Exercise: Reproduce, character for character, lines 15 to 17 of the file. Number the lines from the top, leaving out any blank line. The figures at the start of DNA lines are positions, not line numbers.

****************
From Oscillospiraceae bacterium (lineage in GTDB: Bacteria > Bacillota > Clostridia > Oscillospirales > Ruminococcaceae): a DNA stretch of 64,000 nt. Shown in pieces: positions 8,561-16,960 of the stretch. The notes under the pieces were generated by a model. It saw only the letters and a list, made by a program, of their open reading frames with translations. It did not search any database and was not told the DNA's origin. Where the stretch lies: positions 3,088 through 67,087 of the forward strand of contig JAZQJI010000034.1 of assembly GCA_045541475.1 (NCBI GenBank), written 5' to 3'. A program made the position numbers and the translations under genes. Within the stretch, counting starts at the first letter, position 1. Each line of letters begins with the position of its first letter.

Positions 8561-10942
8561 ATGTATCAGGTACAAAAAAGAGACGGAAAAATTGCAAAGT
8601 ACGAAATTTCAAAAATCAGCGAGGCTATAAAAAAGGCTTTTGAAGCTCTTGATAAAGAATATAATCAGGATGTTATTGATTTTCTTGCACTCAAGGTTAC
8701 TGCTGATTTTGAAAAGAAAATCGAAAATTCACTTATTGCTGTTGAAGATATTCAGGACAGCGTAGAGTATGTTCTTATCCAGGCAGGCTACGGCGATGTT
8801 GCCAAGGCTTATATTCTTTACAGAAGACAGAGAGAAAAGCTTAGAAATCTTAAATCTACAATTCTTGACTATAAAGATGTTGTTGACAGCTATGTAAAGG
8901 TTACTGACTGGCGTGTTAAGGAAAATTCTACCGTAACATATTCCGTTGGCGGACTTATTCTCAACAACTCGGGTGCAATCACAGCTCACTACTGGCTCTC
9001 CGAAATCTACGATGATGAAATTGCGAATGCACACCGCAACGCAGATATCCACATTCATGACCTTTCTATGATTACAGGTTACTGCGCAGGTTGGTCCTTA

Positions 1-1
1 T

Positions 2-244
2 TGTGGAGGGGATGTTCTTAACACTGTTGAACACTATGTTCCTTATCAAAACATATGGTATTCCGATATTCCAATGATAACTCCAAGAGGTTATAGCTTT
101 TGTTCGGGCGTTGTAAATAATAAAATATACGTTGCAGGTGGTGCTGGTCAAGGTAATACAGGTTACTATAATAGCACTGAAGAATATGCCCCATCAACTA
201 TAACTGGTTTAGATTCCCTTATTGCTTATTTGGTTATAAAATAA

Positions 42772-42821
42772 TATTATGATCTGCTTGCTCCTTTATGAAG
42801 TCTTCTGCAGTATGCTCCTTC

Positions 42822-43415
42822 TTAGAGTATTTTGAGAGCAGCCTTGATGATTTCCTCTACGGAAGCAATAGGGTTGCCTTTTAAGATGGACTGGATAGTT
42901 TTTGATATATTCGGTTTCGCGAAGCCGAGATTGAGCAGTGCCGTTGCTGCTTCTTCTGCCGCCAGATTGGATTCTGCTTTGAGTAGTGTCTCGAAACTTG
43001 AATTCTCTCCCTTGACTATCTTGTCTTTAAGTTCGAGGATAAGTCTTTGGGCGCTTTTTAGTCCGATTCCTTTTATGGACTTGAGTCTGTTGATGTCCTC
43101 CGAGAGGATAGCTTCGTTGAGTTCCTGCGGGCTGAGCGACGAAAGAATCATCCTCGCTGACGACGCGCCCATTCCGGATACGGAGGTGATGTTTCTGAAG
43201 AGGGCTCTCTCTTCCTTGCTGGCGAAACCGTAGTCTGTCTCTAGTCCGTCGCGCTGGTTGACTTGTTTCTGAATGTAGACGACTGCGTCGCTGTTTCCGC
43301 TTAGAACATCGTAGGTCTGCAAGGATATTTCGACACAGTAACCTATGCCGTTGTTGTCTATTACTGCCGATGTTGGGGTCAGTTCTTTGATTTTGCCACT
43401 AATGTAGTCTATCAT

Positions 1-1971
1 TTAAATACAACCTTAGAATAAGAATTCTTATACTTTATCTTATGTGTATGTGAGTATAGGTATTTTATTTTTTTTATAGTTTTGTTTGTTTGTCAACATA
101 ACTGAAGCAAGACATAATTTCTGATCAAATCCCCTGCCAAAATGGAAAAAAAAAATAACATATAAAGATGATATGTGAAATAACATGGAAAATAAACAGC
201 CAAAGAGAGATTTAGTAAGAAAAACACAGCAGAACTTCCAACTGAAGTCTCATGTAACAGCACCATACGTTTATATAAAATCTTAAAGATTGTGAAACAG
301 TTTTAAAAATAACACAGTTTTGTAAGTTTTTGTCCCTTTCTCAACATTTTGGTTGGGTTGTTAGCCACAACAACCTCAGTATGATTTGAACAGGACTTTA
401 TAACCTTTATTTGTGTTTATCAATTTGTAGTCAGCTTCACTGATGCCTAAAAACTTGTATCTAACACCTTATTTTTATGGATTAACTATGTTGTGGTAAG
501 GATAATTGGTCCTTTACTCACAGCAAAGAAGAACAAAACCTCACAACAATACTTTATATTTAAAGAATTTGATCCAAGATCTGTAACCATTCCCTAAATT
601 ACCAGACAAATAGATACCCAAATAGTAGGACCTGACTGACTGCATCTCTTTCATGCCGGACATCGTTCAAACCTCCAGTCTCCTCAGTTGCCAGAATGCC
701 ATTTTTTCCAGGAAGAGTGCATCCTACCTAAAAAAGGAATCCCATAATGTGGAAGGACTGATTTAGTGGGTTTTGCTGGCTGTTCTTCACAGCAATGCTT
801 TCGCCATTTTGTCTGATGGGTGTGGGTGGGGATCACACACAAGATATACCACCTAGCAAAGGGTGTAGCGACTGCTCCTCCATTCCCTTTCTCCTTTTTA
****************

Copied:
Positions 42772-42821
42772 TATTATGATCTGCTTGCTCCTTTATGAAG
42801 TCTTCTGCAGTATGCTCCTTC